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[Updated for 2023] The 5 stages in design thinking

Picture: The five stages in design thinking
The human-centered perspective to problem solving

Design thinking is a non-linear process in which we seek to understand the user. Teams use this iterative process to access challenges, proffer assumptions, redefine problems and create innovative solutions.

Design thinking is an ideology that opines that problems should be resolved from a human-centered perspective.

There are five stages in design thinking. These steps are intended to guide you in formulating and applying human centered solutions to complex problems. If you want to effectively implement the design thinking process in your organization, you must pay attention to these steps.

1. Empathize.

How can you serve people effectively when you do not know them? Empathize stresses the need to identify the feelings and biases of your target consumer. At this stage, you employ the use of surveys, user interviews, following up on resources gathered from activities that involve your customers using your products. Empathize is where you get rid of all assumptions about your customers to gain fresh perceptions about their true needs.

2. Define.

Everything has a name. Call it by its name. Define is the stage where you create time, and enough room to develop, improve, and reframe the problem. You are to use the data collected at the empathize stage. The data is unpacked and examined. The aim of this stage is to find unique user problems and needs. The Define stage is meant to paint a clear picture of the problem that you are trying to solve.

3. Ideate.

“Think outside the box.” Sounds cliché? Well, that is what happens here. Empathize and define creates the environment. Now let ideas run wild. Design thinking is for everyone, make sure you have every department represented. You never can tell where the winning idea would come from. All ideas should be welcomed.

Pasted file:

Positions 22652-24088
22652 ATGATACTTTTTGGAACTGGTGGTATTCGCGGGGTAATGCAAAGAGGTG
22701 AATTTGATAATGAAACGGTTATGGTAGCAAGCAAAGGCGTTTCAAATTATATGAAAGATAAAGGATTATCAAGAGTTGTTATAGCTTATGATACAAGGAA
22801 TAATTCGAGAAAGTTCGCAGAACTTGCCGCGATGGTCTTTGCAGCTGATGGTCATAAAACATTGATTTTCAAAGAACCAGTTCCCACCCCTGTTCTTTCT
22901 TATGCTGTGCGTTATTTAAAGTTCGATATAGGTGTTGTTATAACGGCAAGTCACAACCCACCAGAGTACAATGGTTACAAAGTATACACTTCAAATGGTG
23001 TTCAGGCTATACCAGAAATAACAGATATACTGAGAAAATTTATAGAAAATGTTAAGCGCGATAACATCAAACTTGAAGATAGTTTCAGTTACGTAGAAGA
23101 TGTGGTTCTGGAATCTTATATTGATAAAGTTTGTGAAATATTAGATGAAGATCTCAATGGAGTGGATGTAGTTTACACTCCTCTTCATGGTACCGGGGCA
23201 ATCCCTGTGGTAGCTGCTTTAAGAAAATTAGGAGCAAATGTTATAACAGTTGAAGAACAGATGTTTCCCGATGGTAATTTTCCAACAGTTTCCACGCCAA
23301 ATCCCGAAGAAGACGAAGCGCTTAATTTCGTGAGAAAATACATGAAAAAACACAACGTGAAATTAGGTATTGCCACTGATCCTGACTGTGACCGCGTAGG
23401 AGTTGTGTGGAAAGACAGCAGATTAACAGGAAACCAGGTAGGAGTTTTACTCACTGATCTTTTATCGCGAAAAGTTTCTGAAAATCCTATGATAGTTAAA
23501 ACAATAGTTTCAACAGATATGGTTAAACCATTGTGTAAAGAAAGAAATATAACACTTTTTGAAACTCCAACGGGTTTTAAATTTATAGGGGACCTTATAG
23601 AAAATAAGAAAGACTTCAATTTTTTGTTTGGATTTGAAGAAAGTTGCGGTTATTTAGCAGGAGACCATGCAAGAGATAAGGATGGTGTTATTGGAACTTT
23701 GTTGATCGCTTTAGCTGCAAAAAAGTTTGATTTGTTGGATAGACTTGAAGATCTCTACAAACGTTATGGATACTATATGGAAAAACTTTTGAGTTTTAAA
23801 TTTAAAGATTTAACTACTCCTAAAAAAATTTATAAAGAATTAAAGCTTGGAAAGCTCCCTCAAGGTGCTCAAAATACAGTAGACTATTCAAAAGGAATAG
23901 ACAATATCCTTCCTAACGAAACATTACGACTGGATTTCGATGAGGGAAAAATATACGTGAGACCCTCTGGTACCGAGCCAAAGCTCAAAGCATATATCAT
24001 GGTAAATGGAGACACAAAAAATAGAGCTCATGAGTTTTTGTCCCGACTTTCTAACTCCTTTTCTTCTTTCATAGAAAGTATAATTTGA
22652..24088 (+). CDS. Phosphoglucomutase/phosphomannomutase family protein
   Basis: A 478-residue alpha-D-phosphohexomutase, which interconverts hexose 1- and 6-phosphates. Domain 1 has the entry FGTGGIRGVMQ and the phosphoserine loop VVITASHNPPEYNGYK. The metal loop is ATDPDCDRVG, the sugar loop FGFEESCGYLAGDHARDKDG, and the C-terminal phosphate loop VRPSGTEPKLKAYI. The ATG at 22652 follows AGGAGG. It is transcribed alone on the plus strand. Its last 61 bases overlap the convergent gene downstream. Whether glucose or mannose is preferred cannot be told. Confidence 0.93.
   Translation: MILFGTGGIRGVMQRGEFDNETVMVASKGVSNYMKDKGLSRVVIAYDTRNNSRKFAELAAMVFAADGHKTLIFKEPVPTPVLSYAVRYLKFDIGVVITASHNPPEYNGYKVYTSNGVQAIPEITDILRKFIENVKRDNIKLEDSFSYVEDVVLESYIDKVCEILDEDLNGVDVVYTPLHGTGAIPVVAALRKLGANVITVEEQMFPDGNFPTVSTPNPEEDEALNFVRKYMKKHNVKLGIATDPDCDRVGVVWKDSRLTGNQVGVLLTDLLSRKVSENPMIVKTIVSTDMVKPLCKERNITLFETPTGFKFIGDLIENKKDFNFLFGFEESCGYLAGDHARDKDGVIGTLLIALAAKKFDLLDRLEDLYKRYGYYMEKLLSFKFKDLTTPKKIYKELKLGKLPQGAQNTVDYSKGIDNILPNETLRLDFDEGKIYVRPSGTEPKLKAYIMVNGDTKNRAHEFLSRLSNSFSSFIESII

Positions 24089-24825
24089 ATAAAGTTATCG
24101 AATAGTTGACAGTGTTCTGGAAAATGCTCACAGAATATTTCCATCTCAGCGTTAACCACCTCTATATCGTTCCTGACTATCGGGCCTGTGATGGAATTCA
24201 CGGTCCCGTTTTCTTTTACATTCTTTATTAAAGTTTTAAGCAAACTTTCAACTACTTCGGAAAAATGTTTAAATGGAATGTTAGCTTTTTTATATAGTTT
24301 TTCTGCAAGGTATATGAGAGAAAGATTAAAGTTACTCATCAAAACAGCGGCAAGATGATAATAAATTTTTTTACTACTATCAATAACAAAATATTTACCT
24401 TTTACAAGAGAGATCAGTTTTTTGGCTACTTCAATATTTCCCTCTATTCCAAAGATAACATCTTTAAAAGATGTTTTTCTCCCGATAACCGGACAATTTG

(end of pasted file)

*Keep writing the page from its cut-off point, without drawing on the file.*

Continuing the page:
4. Prototype.

Great ideas can be overwhelming. But how do you know if an idea is great? Well, prototype is how you find out. Allow the design team to produce several toned-down versions of the product. These prototypes are then tested within the team or in other departments. You can even engage a small group of people. Sometimes, experts advise “paper” prototyping. When people see that the idea is still in development, or just a “stretch,” they give better suggestions. They understand that their observation can still be implemented.

5. Test.

You want to be sure that the product will work. This last stage in design thinking allows for rigorous evaluation. Yet, there are situations where the test results might require that you restart the process from the top.

Design thinking process is an infinite loop most times. It never ends. Think of a website. An app downloaded from the store. How often do you get notified for an upgrade? These stages are just a guide to be followed to get the most out of the process.

For design thinking to work, your team must be able to halt, act and change course based on the information that the design thinking process gives you.

Designers’ reading recommendation for the month.

Rex Black.

John Whalen Ph. D.


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